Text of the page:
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Utilities in the Dominican Republic.

The Dominican Republic is probably the Latin American nation with the most advanced telecommunications system. Cellular phone service is offered by Verizon, Centennial and Orange (France Telecom), while other companies are looking to enter the Dominican market. The intense competition, and multi-million investments of these companies, has allowed the DR to stay at the vanguard of technological developments, and continuously implement aggressive marketing programs to introduce new products and services to the Dominican market.

If you already have a cell phone you can activate it here, depending on whether your phone is activated by one of the major cellular service providers, Orange GSM, Centennial CDMA, and Verizon CDMA.

If you have a GSM phone, you can go to any number of Orange outlets and for a small fee, they will activate your phone, and you can either purchase pre-paid phone cards or a phone plan. If you have a CDMA phone, you can go to any number of Verizon or Centennial outlets and purchase a plan.

LAN line telephone service is also available. Tricom and Verizon (Codetel) are the two main telephone companies in the DR. Both offer good service at reasonable prices.

Recently, Tricom has begun to offer a new telephone plan where customers in the Dominican Republic can call New York or anywhere in the US, and be charged at local dialing rates. This development is a clear indicator of the progress of telecommunications in the Dominican Republic.

High-speed internet availability varies throughout the country, but is available in most of the major areas. The major DSL providers are Tricom and Verizon, with the Aster communications company moving into this sector recently. These services are available in many different areas of the country, and you can check their availability in your area by visiting their websites.

Wireless Internet is available in the DR. In Santo Domingo you can find it at PUCMM, INTEC, and UNIBE Universities, and also at the Acropolis Mall.

At beaches like Boca Chica, Playa Vista beach bar and El Caucho Hotel and Restaurant provide wireless service.

In Sosua wifi can be found at Rocky’s bar, Eddy’s Sports Bar, The NY Shark Bar, and La Roca Restaurant. In Samana wifi can be found at Hotel Moorea. And in Santiago wifi can be found at Cosa Nostra Restaurant and at the main PUCMM campus.

Cable services in the DR are provided by a variety of companies. These companies offer both English and Spanish language television, plus a range of channels in other languages. Also, the channels are from not only the Dominican Republic, but also the United States and Europe.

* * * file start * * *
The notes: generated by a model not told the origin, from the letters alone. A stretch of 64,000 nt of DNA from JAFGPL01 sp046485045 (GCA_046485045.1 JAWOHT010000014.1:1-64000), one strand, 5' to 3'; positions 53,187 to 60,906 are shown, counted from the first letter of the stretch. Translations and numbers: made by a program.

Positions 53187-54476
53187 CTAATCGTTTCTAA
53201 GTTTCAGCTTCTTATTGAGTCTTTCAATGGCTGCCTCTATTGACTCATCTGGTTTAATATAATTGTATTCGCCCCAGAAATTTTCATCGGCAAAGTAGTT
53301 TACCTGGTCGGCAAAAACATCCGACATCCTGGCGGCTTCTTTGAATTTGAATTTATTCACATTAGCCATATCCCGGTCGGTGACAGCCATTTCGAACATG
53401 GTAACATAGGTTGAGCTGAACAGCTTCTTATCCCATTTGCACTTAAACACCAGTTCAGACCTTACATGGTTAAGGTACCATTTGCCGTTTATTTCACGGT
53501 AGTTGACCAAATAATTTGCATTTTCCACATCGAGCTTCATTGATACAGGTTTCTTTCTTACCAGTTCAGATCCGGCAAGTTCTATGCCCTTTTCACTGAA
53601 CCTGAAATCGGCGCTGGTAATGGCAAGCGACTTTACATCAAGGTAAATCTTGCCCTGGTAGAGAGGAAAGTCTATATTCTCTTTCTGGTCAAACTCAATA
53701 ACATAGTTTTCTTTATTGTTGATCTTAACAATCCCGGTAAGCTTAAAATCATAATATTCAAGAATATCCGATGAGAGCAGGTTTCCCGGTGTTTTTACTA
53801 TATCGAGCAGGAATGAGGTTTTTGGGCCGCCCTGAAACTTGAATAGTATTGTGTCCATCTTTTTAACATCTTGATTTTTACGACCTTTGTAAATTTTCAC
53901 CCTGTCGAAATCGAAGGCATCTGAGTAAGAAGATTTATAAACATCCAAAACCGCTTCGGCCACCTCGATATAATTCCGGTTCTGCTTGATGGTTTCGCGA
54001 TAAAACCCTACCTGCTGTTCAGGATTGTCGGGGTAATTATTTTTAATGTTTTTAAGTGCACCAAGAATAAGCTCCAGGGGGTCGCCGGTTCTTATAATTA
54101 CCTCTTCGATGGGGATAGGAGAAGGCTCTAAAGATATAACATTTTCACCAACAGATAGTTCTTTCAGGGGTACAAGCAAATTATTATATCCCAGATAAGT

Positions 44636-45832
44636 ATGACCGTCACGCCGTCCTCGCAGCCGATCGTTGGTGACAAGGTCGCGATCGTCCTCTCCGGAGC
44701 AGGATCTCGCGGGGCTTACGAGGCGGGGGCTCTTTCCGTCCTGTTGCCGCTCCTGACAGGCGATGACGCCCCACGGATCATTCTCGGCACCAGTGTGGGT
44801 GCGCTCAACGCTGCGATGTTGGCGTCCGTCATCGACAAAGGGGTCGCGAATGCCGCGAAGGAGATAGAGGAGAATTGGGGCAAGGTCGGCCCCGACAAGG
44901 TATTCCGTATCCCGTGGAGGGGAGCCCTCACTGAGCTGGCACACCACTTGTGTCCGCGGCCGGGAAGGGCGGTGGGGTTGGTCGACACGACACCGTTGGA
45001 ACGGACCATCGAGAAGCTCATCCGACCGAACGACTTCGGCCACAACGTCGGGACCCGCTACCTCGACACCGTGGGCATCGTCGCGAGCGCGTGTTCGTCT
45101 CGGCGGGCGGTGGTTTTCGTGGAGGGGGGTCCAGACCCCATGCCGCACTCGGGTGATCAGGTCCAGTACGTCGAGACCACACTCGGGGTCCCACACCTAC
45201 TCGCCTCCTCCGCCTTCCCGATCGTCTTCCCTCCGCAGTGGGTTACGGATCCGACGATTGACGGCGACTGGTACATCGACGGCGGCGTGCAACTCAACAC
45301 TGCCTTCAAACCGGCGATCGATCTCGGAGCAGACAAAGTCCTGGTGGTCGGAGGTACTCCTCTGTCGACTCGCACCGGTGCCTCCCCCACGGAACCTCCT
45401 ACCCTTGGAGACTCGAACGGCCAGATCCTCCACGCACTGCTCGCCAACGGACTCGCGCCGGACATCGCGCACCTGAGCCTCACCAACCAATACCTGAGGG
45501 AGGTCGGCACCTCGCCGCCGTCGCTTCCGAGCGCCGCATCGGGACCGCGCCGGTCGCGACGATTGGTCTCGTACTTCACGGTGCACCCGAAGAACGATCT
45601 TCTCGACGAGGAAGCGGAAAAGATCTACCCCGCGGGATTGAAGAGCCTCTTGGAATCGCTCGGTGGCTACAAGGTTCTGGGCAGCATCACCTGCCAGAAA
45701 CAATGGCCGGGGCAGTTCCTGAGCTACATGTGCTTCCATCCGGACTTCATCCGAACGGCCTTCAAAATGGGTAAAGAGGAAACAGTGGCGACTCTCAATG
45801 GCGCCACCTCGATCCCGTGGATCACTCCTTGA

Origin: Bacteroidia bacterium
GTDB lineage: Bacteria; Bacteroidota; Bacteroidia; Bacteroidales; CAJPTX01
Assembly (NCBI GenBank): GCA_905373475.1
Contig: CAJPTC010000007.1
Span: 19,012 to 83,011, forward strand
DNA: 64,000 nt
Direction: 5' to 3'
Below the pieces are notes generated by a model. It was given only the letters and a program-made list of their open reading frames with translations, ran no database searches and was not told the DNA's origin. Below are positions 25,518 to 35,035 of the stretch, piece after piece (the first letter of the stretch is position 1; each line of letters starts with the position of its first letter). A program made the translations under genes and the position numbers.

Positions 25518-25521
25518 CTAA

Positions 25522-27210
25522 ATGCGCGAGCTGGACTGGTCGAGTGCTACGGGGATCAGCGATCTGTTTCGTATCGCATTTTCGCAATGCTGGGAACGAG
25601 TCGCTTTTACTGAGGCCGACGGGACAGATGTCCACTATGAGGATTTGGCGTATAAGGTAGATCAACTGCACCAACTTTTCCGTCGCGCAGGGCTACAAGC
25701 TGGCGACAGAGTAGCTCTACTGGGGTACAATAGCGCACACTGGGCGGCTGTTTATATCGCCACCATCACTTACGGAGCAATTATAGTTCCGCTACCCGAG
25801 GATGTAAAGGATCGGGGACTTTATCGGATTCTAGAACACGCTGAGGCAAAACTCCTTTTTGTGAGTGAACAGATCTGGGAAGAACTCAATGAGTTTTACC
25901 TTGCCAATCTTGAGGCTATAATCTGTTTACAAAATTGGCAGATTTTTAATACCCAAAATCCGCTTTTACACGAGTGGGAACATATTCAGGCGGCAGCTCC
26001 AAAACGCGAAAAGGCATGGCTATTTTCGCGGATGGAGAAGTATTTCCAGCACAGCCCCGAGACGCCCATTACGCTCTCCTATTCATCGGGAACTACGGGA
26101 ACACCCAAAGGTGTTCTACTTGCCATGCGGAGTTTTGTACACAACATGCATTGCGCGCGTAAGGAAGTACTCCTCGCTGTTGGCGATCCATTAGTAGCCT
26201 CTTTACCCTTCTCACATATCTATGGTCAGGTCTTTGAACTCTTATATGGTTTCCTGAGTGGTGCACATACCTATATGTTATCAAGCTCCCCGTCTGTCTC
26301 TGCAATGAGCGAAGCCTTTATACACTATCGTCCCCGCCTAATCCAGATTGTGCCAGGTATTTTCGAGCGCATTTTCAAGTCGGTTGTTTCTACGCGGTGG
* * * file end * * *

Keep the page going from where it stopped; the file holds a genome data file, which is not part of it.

The main service provider in the DR is Telecable from Tricom. Aster is concentrated in Santo Domingo, but is expanding its service throughout the Dominican Republic. There are also smaller distributors that provide cable service like Cable Net and ExitoVision.

If you can afford the service there is also satellite television available from Direct TV, which is distributed by Caribe Dish System, for example. Once you purchase the satellite dish, the vendor will provide you with details on installation and maintenance.

Water is an important utility. Tap water in the DR is safe to use for cooking, washing clothes, bathing, or brushing your teeth, but large consumption of tap water can be dangerous. This is why you should boil your water, or buy a water bubbler. Bubblers range in price, and can cost between RD$4,000 and RD$8,000, and the refilled tanks cost about RD$40. Also, water purifiers can be cheap alternative to the water situation.

Power service in the DR is provided by two private companies, Distribuidora del Este (AES), responsible for the east side of Santo Domingo and eastern provinces, and Distribuidora del Sur (EDESUR) and Distribuidora del Norte (EDENORTE), responsible for the south and southwestern parts of the city and northern and central provinces. There are also independent electricity providers like Distribuidora Del Este (EDEESTE), Itabo, CEPM, and CEB.

Private generators are responsible for about 50% of the power generated, and the government retains the control over hydroelectric generating plants and the transmission lines.

While privatization has already begun (the power infrastructure operates under a mixed government and private sector system), reliable power supply has not yet been achieved and homes and companies still need to be able to rely on their own back-up systems.

Power outages are extremely common in the Dominican Republic, and unfortunately the high price of electricity doesn’t always guarantee the quality service you would expect. This is the reason why many Dominicans, and foreigners who have moved here, have invested in alternative power sources. Whether it be generators or inverters, because of the unreliable nature of the electricity, it is better to be safe, than left in the dark.

As an added assurance to the dilemma of power outages is to use gas stoves. Stoves powered by electricity won’t work during power outages, so if you can, buy a gas tank, and a gas stove. It is a cheaper and more reliable power source. A 100 pound tank, for example, can cost around RD$4,000, and lasts for about three months if used continuously.

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